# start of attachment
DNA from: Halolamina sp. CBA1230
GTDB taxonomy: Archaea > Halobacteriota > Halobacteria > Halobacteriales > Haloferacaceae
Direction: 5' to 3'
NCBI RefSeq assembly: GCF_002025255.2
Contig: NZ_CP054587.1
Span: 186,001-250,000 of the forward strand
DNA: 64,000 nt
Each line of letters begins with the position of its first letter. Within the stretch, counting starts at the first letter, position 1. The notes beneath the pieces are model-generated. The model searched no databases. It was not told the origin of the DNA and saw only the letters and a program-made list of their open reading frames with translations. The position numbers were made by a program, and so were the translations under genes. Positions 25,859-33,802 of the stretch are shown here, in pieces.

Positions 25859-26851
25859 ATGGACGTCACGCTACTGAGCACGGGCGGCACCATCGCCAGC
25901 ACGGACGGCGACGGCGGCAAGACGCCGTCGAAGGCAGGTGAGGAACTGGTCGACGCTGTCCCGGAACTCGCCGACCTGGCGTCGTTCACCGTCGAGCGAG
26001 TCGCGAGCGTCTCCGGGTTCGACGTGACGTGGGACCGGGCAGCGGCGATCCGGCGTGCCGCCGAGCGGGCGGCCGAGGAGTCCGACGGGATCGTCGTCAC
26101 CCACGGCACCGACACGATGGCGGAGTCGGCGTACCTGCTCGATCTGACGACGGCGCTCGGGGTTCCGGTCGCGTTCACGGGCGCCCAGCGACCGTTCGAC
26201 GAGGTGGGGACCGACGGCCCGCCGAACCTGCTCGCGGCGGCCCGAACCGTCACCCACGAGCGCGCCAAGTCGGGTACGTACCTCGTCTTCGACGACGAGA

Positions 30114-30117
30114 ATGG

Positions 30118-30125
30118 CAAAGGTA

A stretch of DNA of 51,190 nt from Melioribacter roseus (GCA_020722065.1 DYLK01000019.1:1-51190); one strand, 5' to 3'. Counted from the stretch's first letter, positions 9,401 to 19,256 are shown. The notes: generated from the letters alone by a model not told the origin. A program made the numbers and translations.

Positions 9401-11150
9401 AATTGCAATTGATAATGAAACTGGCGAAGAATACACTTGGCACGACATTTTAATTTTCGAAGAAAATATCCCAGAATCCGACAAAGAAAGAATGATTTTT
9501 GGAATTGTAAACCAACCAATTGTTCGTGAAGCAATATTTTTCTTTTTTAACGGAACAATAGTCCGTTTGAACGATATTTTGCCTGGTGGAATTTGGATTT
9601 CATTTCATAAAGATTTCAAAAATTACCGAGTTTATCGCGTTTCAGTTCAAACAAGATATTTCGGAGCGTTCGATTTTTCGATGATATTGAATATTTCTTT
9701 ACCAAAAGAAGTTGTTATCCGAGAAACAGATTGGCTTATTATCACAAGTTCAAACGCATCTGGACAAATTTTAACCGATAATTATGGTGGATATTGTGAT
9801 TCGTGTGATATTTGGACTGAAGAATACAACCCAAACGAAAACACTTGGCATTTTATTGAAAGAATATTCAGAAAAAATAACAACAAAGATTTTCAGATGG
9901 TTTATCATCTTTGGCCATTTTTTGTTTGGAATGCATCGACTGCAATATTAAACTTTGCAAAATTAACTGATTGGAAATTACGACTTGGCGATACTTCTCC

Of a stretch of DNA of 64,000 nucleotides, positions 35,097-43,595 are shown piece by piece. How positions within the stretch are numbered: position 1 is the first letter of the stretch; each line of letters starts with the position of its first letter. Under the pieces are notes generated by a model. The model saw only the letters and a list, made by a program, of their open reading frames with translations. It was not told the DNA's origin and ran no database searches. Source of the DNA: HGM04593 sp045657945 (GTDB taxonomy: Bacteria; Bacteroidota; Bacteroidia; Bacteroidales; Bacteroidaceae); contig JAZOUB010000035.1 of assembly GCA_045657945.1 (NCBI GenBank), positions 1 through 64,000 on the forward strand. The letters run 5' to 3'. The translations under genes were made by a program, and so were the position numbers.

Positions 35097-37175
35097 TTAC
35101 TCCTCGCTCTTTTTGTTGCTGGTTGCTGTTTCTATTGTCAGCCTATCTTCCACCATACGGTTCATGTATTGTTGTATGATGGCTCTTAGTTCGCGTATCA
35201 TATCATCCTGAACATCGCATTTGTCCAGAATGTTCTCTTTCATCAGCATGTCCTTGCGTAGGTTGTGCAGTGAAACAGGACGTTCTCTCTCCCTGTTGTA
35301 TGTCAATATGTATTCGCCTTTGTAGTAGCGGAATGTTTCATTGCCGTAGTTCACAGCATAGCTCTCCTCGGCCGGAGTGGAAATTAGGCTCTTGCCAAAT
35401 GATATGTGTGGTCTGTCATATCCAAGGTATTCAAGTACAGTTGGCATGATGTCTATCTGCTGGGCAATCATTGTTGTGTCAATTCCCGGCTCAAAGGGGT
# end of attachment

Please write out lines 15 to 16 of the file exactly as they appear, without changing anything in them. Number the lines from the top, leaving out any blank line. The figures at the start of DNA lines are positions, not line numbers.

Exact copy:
Positions 30114-30117
30114 ATGG